And now, the worst part about Monsters University that deeply saddens the very crazy Pixar fan in me. Until 2010, when Toy Story 3 was released, which in my opinion is their best all-round work so far, Pixar was hailed as the only studio in Hollywood that was never afraid of taking heavy risks involving failures, overcame every limitation of 3D animation & always embraced unconventional stories and still managed to make it all work seamlessly on a visual & emotional level, resulting in them delivering one masterpiece after another which were unanimously adored by viewers & critics alike for 15 consecutive years. But all that feels like flushing out ever since Pixar tasted its first failure with Cars 2, which I believe was made only because of Disney’s insistence. After all, Pixar’s Cars earned billions of dollars for Disney in merchandising alone. Last year’s Brave was, no doubt, an undeniably fun film but it also looked & felt less like a work of Pixar’s & more of Disney’s. But neither Cars 2 nor Brave confirms a heartbreaking possibility like Monsters University does. A possibility that Pixar has now downgraded from earning our love & respect through its heart-wrenching stories for viewers of all ages to playing safe by delivering products that are more targeted at younger audience, thus escaping challenges & risks it once used to welcome. I’m still waiting for Pixar to come up with something that would leave me speechless once again, the last time it happened was 3 years ago with Toy Story 3, and I believe that they soon will. Their next two projects, Inside Out & The Good Dinosaur, look far more promising than any of their recent films and they just might be the rebound that Pixar needs to re-discover its lost magic.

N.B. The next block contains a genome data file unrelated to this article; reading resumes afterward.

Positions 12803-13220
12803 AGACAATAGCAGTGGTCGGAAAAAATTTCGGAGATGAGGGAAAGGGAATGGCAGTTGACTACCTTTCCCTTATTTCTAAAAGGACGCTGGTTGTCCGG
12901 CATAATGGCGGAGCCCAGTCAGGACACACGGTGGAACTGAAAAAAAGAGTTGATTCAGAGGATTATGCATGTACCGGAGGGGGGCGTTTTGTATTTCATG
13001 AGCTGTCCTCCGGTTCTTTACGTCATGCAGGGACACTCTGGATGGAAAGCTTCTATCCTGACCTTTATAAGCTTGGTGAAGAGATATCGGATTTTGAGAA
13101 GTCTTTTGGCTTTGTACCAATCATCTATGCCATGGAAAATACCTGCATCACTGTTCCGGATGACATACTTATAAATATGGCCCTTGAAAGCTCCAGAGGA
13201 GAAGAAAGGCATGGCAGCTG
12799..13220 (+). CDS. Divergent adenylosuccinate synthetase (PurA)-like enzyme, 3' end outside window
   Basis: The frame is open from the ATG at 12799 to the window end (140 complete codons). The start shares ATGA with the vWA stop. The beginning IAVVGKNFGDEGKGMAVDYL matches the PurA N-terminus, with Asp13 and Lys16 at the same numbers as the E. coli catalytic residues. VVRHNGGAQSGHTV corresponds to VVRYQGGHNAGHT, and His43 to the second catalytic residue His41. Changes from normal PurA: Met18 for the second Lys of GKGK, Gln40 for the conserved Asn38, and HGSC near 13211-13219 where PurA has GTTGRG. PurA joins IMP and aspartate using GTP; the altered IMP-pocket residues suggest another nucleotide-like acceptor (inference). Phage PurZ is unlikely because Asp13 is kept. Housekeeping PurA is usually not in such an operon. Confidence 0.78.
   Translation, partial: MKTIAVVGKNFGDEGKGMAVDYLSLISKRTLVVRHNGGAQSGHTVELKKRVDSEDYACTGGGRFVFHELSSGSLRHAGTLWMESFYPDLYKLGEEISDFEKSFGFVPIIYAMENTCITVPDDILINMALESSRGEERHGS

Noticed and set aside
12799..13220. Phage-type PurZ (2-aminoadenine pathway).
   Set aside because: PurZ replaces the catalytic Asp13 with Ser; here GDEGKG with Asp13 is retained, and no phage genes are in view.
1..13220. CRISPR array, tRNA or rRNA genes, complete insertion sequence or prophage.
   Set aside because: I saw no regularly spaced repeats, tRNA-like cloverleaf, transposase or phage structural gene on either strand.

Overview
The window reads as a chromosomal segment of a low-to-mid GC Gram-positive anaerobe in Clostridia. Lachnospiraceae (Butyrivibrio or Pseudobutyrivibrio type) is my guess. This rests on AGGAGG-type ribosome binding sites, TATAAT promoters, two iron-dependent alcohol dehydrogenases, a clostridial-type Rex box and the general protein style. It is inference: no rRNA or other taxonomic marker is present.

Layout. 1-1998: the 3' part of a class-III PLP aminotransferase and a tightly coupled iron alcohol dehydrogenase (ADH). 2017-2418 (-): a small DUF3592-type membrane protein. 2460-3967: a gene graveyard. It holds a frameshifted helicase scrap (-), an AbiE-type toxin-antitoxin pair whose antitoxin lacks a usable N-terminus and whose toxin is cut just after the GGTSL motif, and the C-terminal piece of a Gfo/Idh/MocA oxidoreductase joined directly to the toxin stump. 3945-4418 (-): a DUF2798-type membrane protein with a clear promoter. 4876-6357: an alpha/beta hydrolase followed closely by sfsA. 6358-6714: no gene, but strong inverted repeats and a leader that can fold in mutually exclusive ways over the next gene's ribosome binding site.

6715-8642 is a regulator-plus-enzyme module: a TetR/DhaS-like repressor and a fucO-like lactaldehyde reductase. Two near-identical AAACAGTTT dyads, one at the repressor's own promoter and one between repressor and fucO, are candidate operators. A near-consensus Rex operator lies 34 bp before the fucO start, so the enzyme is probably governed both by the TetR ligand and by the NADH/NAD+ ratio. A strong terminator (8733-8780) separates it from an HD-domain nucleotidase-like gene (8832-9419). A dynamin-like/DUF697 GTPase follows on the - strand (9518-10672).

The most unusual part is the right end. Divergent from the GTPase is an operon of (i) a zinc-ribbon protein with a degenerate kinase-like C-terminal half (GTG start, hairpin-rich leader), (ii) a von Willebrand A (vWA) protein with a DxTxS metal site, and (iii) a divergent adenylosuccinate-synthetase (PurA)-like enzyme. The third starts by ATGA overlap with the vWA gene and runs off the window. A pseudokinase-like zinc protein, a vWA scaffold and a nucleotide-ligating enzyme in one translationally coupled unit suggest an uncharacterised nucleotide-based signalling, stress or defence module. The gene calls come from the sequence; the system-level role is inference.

If Monsters University was released by some other animation studio, most of us wouldn’t even be complaining right now but since it is Pixar’s, it’s reasonable to expect a film that not only entertains but surprise & dazzle us too because that’s exactly what their previous films (before Cars 2) have managed to do. All in all, Monsters University is a nicely crafted tale about the beauty of friendship and provides an interesting evolution of Mike & Sulley’s relationship from hardcore rivals to inseparable friends. Many other characters from Monsters, Inc. also make their small appearances in this chapter so if you haven’t seen that film, you might miss the references & importance of some scenes. But still, it’s not a compulsion as you can choose to watch this film first & then check out the original without any hassle because the ending of this film sets everything up real nice to make a seamless transition to Monsters, Inc.. Also, one more thing that’s dearly missed in this prequel is the sweetness & wonder that the character of the little human girl named Boo brought with herself into the monsters world in the previous film and even though director Dan Scanlon tries to compensate for that by filling this film with loads of humour, that beloved character remains irreplaceable. On the scope of entertainment & fun, Monsters University is a roller-coaster ride of unlimited madness that will amaze the little ones & take most grown-ups to a nostalgic tour of their college lives, but on an overall scale, I really doubt if this film will be remembered in years to come, unlike its predecessor. Worth a watch? The answer is a resounding yes. It may not be as perfect as Monsters, Inc. but you’ll still find yourself laughing & enjoying this film because the heart of Monsters University is very much in the right place.